Isn't this tail recursive?

Jyrinx [email protected]
12 Mar 2002 19:52:40 -0800


Aha! Gotcha. Thanks for the explanation.

I suppose that, in general, for tail recursion to work right, the
accumulator has to be evaluated strictly (as is how my code was fixed)?

Jyrinx
[email protected]

On Tue, 2002-03-12 at 09:34, Hal Daume III wrote:
> Here's the basic idea.  Suppose we have the function:
> 
> > sum [] acc = acc
> > sum (x:xs) acc = sum xs (acc+x)
> 
> This is tail recursive, but not strict in the accumulator argument.  What
> this means is that the computation will be performed lazily, so sum
> [4,5,8,10,14,20] 0 will go like this:
> 
> > sum [4,5,8,10,14,20] 0 = 
> > sum [5,8,10,14,20] (0+4) =
> > sum [8,10,14,20] ((0+4)+5) =
> > sum [10,14,20] (((0+4)+5)+8) =
> > sum [14,20] ((((0+4)+5)+8)+10) =
> > sum [20] (((((0+4)+5)+8)+10)+14) =
> > sum [] ((((((0+4)+5)+8)+10)+14)+20) =
> > ((((((0+4)+5)+8)+10)+14)+20)
> 
> this computation in the accumulator argument won't be evaluated until you
> try to print it or something, which will reduce it and perform the
> computation.  this means that for a list of length n, the the sum
> computation will grow in size O(n).  what you need is to make sure that
> the computation is done strictly and that is done using seq or $!, as in:
> 
> > sum2 [] acc = acc
> > sum2 (x:xs) acc = sum2 xs $! (acc+x)
> 
> this means that "acc+x" will be computed at each step, so the accumulator
> will hold only the integer (or whatever type) and not the thunk (the
> computation).
> 
> the type of "$!" is the same as "$":
> 
> > $! :: (a -> b) -> a -> b
> 
> the sematics of $! are:
> 
> > f $! a = f a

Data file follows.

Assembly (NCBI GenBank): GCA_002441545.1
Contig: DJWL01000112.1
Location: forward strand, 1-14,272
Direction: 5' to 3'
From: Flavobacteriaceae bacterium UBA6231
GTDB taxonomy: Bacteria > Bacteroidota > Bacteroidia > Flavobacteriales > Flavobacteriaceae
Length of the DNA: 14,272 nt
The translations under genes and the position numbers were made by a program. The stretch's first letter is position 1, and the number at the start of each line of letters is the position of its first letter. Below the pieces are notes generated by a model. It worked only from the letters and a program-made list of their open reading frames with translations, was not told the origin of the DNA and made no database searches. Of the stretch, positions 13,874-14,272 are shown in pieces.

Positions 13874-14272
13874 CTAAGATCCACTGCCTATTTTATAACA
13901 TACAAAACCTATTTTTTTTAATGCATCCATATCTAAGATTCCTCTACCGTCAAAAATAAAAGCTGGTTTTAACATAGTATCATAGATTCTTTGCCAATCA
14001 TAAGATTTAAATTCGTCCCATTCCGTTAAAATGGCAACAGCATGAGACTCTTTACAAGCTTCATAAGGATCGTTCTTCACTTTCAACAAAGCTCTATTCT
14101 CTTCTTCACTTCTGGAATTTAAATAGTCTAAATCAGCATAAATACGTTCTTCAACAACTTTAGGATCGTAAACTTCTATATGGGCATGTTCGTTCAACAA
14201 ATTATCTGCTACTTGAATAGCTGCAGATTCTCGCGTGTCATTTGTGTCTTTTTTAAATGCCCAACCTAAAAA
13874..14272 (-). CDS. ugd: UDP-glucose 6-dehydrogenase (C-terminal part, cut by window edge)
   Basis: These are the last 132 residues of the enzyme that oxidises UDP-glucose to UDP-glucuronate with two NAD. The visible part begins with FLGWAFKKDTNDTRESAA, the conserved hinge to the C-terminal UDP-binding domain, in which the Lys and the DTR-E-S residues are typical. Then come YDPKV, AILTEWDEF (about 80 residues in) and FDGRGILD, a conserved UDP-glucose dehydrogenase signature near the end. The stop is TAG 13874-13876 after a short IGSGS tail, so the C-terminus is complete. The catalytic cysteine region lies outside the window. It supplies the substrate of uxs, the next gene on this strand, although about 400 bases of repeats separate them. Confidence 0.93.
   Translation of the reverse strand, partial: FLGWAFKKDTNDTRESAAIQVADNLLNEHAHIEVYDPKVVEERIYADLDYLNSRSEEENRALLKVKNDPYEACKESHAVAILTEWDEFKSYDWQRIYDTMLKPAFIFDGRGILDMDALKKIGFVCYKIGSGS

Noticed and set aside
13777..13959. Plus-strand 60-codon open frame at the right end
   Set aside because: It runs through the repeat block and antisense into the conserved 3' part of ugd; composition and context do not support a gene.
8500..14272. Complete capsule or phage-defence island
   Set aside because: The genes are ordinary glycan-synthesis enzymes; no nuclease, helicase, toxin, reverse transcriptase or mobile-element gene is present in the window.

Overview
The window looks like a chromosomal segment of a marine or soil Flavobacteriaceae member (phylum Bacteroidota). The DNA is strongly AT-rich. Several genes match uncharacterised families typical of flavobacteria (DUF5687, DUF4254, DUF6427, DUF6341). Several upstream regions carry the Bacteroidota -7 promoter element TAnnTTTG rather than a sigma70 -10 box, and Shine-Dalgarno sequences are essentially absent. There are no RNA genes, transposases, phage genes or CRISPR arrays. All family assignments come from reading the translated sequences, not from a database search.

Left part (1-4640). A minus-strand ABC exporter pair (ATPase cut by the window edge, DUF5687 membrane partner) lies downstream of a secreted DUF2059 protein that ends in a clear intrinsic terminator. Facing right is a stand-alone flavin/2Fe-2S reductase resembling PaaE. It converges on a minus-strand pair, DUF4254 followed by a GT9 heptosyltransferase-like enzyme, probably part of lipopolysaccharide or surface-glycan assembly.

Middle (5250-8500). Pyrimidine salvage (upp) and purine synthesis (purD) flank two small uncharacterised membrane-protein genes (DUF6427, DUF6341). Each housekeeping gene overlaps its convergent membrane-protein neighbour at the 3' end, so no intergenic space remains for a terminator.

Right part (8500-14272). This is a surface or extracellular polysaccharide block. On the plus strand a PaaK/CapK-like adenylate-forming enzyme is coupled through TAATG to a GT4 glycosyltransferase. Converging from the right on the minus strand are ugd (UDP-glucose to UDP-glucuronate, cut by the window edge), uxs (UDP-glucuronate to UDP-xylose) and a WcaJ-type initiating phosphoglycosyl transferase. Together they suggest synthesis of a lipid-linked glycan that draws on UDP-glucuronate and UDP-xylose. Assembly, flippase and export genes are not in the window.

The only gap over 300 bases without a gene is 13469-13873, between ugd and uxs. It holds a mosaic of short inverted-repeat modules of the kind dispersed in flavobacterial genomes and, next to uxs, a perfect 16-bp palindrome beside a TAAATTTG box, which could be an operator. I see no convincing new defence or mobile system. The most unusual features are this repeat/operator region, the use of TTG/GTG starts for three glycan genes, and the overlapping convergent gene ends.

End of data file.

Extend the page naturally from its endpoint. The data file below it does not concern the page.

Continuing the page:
> 
> but the difference is that $! causes "a" to be reduced completely, so it
> won't build a huge thunk.
> 
> at least that's my understanding; i'm willing to be corrected :)
> 
>  - Hal
> 
> --
> Hal Daume III
> 
>  "Computer science is no more about computers    | [email protected]
>   than astronomy is about telescopes." -Dijkstra | www.isi.edu/~hdaume
> 
> On 11 Mar 2002, Jyrinx wrote:
> 
> > > >                     Normal  -> countAll' cs 0 nl (nw + newWord) (nc + 1)
> > > >                     White   -> countAll' cs 1 nl nw (nc + 1)
> > > >                     Newline -> countAll' cs 1 (nl + 1) nw (nc + 1)
> > > 
> > > 
> > > make this something like
> > > 
> > > ...
> > > 
> > >   Normal -> nw' `seq` nc' `seq` countAll' cs 0 nl nw' nc'
> > >   White  -> nc' `seq`           countAll' cs 1 nl nw  nc'
> > >   Newline-> nl' `seq` nc` `seq` countAll' cs 1 nl' nw nc'
> > >     where nw' = nw + newWord
> > >           nc' = nc + 1
> > >           nl' = nl + 1
> > 
> > Cool! That did the trick ... (runs on very little memory *and* time now
> > ... very cool) I've read through the other responses (thanks all!), and
> > I'm still not exactly sure what's going on ... I'm relatively new to
> > Haskell, and my understanding of laziness is hardly rigorous; in
> > general, how should I know where I need to use seq, and what I need to
> > use it on? Is there a paper I should read? (I've got Hudak's book, but
> > it does everything lazily IIRC)
> > 
> > Jyrinx
> > [email protected]
> > 
> 
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